Seven policemen were killed in an improvised explosive device (IED) blast triggered by Maoists targeting a police vehicle in Dantewada district of south Chhattisgarh on Sunday.
The incident took place near Cholnar village, around 10 km from Kirandul town, when the policemen were travelling in a white SUV.
D.M. Awasthi, Special Director-General of Police, Anti-Naxal Operations (ANO) unit of the Chhattisgarh police, said the vehicle belonged to the police.
“The incident took place around 12 p.m. It was a government vehicle attached to a police station there. The jawans had escorted a truck carrying construction material for the Kirandul-Aranpur road. The blast took place when they were returning to Kirandul. All the deceased were posted at the Kirandul station,” he told The Hindu .
The weapons of the deceased policemen were missing after the blast, and the police suspect that the Maoists might have taken them away.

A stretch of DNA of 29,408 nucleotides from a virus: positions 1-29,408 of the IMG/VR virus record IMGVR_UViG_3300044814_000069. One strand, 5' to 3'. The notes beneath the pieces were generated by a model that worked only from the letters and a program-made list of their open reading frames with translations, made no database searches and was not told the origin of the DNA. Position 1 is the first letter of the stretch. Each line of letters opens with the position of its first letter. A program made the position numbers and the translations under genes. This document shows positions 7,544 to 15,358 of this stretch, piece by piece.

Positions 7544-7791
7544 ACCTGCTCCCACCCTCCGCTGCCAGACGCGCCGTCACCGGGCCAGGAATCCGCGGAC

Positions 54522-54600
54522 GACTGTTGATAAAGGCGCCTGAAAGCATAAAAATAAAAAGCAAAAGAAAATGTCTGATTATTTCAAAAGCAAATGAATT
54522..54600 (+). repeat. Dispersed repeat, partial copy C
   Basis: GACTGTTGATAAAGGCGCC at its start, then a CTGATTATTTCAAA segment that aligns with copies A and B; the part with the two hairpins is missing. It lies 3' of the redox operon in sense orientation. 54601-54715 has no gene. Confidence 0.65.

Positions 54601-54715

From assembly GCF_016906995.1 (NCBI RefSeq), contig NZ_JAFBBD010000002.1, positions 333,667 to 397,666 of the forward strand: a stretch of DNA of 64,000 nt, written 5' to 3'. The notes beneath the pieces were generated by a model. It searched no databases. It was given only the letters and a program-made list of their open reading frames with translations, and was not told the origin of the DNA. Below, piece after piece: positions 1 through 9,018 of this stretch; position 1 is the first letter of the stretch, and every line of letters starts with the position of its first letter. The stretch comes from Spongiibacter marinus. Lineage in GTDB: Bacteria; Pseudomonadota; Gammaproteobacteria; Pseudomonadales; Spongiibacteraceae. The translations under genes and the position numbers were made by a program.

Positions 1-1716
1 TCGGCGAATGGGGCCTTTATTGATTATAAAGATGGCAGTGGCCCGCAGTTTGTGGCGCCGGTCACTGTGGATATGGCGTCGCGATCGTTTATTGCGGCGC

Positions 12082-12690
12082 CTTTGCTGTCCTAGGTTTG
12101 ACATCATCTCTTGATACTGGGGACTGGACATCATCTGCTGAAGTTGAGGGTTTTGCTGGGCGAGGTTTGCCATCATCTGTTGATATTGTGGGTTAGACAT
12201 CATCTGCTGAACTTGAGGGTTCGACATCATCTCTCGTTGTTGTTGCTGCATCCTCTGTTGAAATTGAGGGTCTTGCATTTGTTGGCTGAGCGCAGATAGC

“Six weapons were missing, but one AK-47 has been recovered now. We expect to find some more weapons. Maoist cadres, possibly at the militia level, were present near the site of the blast. But there was no firing after the blast,” he added.
The deceased were identified as head constable Ramkumar Yadav, constable Tikeshwar Dhruv and auxiliary constable Salik Ram Sinha of the Dantewada district police and head constable Vikram Yadav and constables Rajesh Kumar Singh, Ravinath Patel and Arjun Rajbhar of the 16th battalion of the Chhattisgarh Armed Force.
Five out of the seven policemen died on the spot, while one died on the way to hospital.
Arjun Rajbhar was evacuated to Raipur for treatment. However, he succumbed to his injuries in the evening.
Asked if there was any lapse on the part of the policemen, Mr. Awasthi admitted that they should not have gone in the SUV.
“It’s a catch-22 situation in the Maoist insurgency-hit areas. You have to take the forces’ protection to construct a road and our personnel do get complacent when they travel in the same area frequently. Seven people should not have gone for patrol. They should have used motorcycles and a minimum of 20 to 25 men should have gone, which would have prevented such an incident. Because there were not enough personnel, officials may have sent the available strength for the patrol,” Mr. Awasthi added.